It's worth stepping back a moment and asking the question, "why can we only run a physical server at say a nominal 40% (non-VDI) / 60% (VDI) maximum load?" Based on intuition, one might answer that it's due to workload spikes, which cause us to provision conservatively enough as to absorb spikes to an extent (the micro level), and fall back to distributed scheduling across servers to balance out at the macro level. But that's really how we deal with the problem, rather than an identification of the problem. The truth is that a good chunk of the 40% of nominal under-utilization comes from the slowness of live VM migration. It's easy to demonstrate this with a question. What could the nominal maximum load factor be, if we had infinitely fast VM migrations (0.0 seconds)? Probably 90%+ or so. Statistically, there are likely to be physical servers that are under-utilized at any one time. If we can quickly move VMs to those servers, we can adapt more quickly to load spikes, and thus achieve higher holistic utilization rates. The more servers one has, the more this is true.
Now, if we're using distributed VM scheduling for the purpose of power management, we want to pack as many VMs on as few powered-on physical servers as possible. In that case, we often have powered-off servers, which can be spun up quickly. And thus, we have even more head-room available. With infinitely fast migration and server power-ups, one could push physical server utilization near 100%, without losing quality of service. There's not much reason not to. This would yield a huge gain in power efficiency (and thus power costs).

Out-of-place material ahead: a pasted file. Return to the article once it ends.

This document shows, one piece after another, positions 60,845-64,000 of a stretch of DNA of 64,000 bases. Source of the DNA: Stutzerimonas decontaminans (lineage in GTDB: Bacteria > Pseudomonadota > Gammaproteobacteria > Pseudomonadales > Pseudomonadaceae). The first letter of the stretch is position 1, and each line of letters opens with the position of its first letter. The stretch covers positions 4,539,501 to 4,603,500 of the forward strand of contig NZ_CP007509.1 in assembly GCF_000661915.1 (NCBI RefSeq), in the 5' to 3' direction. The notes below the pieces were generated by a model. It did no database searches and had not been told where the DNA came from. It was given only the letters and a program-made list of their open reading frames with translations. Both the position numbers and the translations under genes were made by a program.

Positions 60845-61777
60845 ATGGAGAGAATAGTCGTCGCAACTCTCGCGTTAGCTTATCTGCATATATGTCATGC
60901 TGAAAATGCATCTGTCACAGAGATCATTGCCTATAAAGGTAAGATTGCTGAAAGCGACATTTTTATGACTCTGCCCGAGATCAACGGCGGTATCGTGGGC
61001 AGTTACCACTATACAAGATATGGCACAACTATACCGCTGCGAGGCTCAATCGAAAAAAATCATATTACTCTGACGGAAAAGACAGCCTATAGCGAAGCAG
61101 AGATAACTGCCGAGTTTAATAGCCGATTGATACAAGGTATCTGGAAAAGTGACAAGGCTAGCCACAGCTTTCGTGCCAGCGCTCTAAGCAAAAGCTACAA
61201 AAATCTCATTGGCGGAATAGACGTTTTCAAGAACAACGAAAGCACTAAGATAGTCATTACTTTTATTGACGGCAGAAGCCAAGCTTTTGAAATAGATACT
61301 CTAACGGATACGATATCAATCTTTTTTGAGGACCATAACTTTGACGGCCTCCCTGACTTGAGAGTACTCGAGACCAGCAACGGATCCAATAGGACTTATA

The article highlights MemoryMotion™, a technology which by way of providing much faster VM migrations, provides a mechanism to greatly boost server utilization. Using high speed network fabrics, we can finally look at distributed VM scheduling like an Operating System scheduler, because the scheduling time-frame decreases down to the sub-1-second range. This is how we can tap the next 100%(relative) of ROI/power-consumption improvements, as highlighted in the following slide.
As far as I'm aware of, this could be the next killer virtualization feature, since the advent of live VM migration. Feel free to contact me if you'd like to know more. Note that it is patent pending technology.
Disclosure: no positions